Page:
It was the last time I would be with my mom at her home in Glen Ellyn. She was under the Horse Chestnut tree that had been so carefully planted in the parkway longer ago than I can remember. This is my last memory of her at home, standing under her beloved tree. The picture of her, defending her right to be at her home, under her tree, holds an incredible story.
The Horse Chestnut tree had been transplanted from my mom's childhood home in Riverside, Illinois. The story she told, of how the tree-lined streets of Riverside had been the design of the famous landscape architect, Frederick Law Olmstead, remains my favorite. She attributes the Horse Chestnut trees in her childhood neighborhood to his deliberate and mindful designs that create the beauty of the Riverside streets. Therefore, she insisted upon the transplanting of the Horse Chestnut tree to her Glen Ellyn home.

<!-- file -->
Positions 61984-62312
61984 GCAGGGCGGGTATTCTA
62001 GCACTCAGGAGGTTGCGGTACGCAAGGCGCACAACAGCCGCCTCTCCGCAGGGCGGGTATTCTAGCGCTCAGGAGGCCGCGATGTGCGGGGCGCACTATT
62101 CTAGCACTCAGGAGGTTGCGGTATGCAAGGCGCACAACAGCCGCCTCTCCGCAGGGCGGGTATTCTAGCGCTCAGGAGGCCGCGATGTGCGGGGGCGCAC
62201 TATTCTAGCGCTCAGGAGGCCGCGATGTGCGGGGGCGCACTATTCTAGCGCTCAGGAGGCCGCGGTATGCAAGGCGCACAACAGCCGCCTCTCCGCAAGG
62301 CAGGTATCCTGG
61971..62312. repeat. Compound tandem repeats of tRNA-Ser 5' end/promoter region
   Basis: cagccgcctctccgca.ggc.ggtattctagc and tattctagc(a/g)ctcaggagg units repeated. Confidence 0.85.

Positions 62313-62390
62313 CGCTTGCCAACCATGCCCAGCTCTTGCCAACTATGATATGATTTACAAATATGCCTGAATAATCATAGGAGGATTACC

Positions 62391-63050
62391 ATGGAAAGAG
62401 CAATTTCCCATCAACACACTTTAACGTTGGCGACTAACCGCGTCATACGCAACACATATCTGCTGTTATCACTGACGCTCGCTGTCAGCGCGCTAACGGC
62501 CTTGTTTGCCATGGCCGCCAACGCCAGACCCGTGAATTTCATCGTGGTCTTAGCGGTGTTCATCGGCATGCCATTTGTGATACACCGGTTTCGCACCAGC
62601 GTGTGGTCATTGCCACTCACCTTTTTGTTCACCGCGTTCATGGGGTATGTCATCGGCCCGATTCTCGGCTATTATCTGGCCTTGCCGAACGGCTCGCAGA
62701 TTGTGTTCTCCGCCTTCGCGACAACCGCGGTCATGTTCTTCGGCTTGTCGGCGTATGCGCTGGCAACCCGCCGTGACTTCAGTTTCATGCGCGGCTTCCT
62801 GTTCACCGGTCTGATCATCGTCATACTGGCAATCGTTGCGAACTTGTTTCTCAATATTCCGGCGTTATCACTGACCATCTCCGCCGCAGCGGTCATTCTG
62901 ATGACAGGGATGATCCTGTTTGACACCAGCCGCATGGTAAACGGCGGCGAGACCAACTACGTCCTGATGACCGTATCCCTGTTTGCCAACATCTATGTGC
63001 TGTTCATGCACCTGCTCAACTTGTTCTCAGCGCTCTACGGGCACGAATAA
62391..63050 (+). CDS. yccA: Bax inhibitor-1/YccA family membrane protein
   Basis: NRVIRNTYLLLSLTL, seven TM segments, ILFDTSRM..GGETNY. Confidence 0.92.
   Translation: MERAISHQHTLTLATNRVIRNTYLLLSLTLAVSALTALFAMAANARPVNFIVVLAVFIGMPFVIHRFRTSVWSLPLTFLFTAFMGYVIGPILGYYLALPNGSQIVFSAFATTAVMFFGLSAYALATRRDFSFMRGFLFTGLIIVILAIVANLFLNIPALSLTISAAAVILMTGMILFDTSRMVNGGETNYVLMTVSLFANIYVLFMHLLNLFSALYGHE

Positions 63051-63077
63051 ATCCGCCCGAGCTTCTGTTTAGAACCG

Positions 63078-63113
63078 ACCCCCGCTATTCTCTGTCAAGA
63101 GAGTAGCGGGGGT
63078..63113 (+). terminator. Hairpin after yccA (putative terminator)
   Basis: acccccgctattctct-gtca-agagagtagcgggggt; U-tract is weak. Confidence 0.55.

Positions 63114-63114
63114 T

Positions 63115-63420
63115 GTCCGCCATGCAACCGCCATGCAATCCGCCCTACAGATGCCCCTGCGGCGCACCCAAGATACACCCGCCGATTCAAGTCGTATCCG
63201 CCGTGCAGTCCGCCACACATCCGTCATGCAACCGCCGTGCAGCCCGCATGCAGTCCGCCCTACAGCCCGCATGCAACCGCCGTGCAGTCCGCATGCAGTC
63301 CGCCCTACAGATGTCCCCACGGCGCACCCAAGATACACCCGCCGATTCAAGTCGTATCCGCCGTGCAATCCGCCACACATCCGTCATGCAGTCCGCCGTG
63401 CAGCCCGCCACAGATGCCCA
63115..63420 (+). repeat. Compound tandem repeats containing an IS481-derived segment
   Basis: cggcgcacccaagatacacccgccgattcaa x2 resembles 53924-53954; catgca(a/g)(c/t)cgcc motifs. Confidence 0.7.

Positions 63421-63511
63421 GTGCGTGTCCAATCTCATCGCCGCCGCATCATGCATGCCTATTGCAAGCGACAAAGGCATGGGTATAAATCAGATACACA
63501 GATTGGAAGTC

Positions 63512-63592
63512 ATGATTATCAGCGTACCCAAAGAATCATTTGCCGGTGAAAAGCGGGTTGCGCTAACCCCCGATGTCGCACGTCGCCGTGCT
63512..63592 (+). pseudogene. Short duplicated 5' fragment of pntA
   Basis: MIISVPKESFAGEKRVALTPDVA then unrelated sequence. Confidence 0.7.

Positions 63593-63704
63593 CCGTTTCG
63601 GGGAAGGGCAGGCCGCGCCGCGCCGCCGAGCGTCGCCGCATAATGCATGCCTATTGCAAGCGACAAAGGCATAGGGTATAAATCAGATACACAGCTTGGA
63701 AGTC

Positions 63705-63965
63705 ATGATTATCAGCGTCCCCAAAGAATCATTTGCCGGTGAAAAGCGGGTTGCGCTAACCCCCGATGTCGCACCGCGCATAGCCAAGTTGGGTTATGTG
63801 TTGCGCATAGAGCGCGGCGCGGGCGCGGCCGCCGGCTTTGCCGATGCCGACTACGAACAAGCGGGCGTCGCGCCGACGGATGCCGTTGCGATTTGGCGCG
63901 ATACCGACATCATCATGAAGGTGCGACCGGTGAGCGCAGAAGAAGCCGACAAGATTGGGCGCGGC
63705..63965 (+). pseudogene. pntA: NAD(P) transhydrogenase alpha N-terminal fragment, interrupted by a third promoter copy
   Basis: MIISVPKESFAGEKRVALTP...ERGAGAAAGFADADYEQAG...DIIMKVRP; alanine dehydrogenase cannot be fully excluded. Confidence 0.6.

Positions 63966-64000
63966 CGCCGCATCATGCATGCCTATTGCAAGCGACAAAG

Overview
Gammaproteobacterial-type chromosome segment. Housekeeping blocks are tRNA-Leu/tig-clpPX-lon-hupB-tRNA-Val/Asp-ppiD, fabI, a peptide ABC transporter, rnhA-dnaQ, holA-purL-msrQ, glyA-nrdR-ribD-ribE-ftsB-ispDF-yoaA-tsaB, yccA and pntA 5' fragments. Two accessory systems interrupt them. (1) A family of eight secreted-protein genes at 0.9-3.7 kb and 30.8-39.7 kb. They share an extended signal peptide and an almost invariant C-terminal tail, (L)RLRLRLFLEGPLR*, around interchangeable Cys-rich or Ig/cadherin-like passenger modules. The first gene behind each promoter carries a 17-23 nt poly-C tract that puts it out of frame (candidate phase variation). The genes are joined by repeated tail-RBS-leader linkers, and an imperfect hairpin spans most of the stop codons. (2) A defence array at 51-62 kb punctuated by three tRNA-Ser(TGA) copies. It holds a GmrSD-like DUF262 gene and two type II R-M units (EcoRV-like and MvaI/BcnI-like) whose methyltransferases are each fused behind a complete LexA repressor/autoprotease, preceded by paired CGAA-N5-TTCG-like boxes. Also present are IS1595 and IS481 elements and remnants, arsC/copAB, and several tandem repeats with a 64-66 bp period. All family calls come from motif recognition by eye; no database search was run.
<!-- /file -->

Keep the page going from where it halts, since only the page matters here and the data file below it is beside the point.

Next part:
My mom had fallen deep into the final stages of dementia on that final day at home, and yet she knew exactly where she was, under her tree. Its presence rooted her in reality. A reality that she had created and loved and carried with her from childhood.
I attribute that Horse Chestnut tree to my mom's longer than expected stay at her home as her dementia progressed. Because she could sit for hours under her tree, conversing with neighbors, listening to the birds chirp and watching the children play, her ability to remain at home continued into the final stages of her illness.
My mom passed away last summer. A few weeks before her death, we visited the Morton Arboretum. A picture of her was taken on that final Arboretum visit and was sent to friends and family with the announcement of her memorial. The picture of her was framed by the beautiful trees and flowers at the Morton Arboretum.
Thank you to the Morton Arboretum for all it does for the promotion and conservation of TREES. Trees create and hold all of our individual realities.